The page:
The findings of the Strategic Bombing Survey were politically motivated in order to insure greater grants to the USAF and the actual facts prove it to be as such:
Some historians see ancient Japanese warrior traditions as a major factor in the resistance in the Japanese military to the idea of surrender. According to one Air Force account,
"The Japanese code of bushido—'the way of the warrior'—was deeply ingrained. The concept of Yamato-damashii equipped each soldier with a strict code: never be captured, never break down, and never surrender. Surrender was dishonorable. Each soldier was trained to fight to the death and was expected to die before suffering dishonor. Defeated Japanese leaders preferred to take their own lives in the painful samurai ritual of seppuku (called hara kiri in the West). Warriors who surrendered were not deemed worthy of regard or respect."
Japanese militarism was aggravated by the Great Depression, and had resulted in countless assassinations of reformers attempting to check military power, among them Takahashi Korekiyo, Saitō Makoto, and Inukai Tsuyoshi. This created an environment in which opposition to war was a much riskier endeavor.
According to historian Richard B. Frank,
"The intercepts of Japanese Imperial Army and Navy messages disclosed without exception that Japan's armed forces were determined to fight a final Armageddon battle in the homeland against an Allied invasion. The Japanese called this strategy Ketsu Go (Operation Decisive). It was founded on the premise that American morale was brittle and could be shattered by heavy losses in the initial invasion. American politicians would then gladly negotiate an end to the war far more generous than unconditional surrender."
The U.S. Department of Energy's history of the Manhattan Project lends some credence to these claims, saying that military leaders in Japan
"also hoped that if they could hold out until the ground invasion of Japan began, they would be able to inflict so many casualties on the Allies that Japan still might win some sort of negotiated settlement."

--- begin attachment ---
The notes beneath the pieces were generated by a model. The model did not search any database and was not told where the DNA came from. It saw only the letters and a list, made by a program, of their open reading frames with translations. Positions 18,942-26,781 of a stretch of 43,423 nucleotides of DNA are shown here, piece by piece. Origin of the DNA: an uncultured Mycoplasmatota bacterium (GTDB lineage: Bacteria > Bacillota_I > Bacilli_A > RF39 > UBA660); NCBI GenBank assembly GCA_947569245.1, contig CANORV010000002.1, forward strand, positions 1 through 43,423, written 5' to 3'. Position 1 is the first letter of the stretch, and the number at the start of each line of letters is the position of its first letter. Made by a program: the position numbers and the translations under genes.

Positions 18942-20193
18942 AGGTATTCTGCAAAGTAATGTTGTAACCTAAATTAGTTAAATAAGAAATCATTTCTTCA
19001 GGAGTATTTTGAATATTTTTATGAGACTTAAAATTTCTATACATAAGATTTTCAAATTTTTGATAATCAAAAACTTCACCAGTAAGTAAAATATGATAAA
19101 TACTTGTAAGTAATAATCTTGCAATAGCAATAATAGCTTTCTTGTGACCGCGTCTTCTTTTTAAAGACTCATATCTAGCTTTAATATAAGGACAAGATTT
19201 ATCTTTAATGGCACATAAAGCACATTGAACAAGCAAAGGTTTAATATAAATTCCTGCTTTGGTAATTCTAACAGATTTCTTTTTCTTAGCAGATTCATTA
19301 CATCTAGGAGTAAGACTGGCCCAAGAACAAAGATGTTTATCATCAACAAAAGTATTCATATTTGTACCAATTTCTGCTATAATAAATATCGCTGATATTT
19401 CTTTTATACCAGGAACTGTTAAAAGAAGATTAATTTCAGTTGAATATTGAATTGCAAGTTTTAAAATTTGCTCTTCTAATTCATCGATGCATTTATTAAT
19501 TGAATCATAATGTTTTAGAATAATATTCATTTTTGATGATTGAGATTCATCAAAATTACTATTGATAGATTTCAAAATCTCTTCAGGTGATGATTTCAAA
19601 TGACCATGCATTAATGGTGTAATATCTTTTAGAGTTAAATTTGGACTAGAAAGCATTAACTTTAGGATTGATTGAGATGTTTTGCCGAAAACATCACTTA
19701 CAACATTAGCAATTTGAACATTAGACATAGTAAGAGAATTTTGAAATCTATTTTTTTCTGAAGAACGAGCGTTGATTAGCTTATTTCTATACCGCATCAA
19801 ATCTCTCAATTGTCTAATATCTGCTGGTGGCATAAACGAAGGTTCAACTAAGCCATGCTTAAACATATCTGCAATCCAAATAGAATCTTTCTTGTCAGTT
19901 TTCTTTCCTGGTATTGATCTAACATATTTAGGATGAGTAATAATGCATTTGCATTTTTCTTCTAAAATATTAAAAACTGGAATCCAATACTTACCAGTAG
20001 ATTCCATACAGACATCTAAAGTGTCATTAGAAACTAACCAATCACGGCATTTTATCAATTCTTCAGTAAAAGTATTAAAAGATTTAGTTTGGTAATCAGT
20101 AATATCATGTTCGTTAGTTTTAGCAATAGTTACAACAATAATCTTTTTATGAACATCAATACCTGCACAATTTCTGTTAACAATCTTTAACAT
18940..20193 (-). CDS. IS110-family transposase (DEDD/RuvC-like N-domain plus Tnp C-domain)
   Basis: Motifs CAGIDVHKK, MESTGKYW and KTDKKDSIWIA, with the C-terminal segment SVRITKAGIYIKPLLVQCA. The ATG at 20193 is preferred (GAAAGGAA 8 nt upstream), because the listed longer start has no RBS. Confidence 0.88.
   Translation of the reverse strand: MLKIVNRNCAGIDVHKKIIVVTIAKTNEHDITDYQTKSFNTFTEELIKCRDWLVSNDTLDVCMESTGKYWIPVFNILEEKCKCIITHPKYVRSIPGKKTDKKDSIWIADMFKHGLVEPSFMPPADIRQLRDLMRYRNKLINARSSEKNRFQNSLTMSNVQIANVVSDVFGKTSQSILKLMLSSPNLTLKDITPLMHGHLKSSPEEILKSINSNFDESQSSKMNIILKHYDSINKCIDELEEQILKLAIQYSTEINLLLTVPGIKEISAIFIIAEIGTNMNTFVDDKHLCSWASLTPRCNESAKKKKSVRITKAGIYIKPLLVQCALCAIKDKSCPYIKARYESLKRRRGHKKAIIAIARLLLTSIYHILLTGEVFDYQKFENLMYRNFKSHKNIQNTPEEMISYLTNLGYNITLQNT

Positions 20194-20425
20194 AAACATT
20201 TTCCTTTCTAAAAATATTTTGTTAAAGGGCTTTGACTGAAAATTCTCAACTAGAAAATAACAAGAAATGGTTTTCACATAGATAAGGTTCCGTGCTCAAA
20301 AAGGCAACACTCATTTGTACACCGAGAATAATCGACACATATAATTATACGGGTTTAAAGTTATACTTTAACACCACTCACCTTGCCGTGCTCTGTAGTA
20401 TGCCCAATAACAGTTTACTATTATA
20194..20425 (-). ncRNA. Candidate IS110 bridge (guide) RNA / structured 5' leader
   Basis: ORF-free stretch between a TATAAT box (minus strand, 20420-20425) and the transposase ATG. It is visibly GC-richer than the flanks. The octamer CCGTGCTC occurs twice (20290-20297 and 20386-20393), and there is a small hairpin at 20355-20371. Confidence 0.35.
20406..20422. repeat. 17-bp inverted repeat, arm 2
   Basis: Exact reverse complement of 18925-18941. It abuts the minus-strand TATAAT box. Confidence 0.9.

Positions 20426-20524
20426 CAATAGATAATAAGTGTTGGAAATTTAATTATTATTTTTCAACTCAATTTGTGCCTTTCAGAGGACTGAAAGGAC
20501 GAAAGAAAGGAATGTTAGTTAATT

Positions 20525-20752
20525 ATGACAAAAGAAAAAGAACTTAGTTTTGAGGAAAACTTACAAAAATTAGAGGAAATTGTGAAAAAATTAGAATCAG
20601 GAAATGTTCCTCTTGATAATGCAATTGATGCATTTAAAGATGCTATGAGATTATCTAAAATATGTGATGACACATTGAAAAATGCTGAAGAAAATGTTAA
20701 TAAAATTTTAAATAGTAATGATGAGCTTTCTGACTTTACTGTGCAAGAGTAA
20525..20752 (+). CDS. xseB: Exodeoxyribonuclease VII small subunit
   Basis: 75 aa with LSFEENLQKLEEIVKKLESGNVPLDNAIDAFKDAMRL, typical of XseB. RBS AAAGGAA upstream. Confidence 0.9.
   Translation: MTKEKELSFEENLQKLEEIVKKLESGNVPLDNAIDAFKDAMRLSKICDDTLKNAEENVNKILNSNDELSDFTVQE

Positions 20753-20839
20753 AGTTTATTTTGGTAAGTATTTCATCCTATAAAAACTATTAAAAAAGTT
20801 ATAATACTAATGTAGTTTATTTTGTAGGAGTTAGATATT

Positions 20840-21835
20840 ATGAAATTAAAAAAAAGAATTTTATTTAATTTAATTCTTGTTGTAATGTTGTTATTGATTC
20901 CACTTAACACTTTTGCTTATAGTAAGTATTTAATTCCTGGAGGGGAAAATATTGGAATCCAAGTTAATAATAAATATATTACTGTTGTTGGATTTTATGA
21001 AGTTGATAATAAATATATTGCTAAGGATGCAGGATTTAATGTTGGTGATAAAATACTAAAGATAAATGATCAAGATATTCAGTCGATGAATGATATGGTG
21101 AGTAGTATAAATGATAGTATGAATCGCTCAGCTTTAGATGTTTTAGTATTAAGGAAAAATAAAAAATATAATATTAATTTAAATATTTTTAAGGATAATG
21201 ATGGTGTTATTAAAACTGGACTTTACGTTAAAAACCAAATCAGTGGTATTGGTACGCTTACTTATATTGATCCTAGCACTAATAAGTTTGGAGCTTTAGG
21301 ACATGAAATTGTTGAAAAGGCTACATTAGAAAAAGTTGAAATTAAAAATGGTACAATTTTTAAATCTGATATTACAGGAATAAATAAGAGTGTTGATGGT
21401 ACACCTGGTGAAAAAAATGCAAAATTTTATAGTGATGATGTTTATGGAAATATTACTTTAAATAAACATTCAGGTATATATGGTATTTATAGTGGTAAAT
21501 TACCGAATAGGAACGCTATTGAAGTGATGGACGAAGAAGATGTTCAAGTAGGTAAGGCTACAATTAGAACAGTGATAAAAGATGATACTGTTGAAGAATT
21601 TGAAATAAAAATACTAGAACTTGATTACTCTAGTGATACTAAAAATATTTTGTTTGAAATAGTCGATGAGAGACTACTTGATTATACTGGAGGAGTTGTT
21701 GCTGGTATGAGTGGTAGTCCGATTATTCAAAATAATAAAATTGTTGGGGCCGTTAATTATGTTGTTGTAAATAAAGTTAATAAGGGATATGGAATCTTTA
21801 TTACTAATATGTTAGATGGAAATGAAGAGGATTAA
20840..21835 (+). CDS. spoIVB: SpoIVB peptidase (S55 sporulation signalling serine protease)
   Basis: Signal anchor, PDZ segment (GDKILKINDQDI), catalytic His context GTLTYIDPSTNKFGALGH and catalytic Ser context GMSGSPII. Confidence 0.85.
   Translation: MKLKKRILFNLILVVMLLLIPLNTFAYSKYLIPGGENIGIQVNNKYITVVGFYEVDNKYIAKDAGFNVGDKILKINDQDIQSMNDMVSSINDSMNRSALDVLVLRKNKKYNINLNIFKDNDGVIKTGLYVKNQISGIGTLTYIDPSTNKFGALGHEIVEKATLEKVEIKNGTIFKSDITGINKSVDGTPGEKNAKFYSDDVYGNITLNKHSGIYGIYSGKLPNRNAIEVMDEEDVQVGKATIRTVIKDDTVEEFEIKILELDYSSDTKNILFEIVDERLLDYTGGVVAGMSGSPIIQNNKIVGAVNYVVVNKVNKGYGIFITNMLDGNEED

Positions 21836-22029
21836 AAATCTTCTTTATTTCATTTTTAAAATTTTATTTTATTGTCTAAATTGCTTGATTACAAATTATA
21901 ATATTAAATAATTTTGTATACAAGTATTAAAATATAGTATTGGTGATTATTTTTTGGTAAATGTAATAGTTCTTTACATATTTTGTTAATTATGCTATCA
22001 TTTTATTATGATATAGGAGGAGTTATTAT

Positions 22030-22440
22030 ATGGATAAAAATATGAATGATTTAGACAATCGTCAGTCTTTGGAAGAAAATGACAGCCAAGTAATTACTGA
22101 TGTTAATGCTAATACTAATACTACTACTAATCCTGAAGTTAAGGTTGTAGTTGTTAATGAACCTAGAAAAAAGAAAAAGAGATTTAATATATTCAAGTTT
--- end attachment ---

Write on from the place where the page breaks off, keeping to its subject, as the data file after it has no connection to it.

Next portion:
While some members of the civilian leadership did use covert diplomatic channels to attempt peace negotiation, they could not negotiate surrender or even a cease-fire. Japan could legally enter into a peace agreement only with the unanimous support of the Japanese cabinet, and in the summer of 1945, the Japanese Supreme War Council, consisting of representatives of the Army, the Navy and the civilian government, could not reach a consensus on how to proceed.
A political stalemate developed between the military and civilian leaders of Japan, the military increasingly determined to fight despite all costs and odds and the civilian leadership seeking a way to negotiate an end to the war. Further complicating the decision was the fact no cabinet could exist without the representative of the Imperial Japanese Army. This meant the Army or Navy could veto any decision by having its Minister resign, thus making them the most powerful posts on the SWC. In early August 1945, the cabinet was equally split between those who advocated an end to the war on one condition, the preservation of the kokutai, and those who insisted on three other conditions:
Leave disarmament and demobilization to Imperial General Headquarters
No occupation of the Japanese Home Islands, Korea, or Formosa
Delegation to the Japanese government of the punishment of war criminals
The "hawks" consisted of General Korechika Anami, General Yoshijirō Umezu, and Admiral Soemu Toyoda and were led by Anami. The "doves" consisted of Prime Minister Kantarō Suzuki, Naval Minister Mitsumasa Yonai, and Minister of Foreign Affairs Shigenori Tōgō and were led by Togo. Under special permission of Hirohito, the president of the Privy council, Hiranuma Kiichirō, was also a member of the imperial conference. For him, the preservation of the kokutai implied not only the Imperial institution but also the Emperor's reign.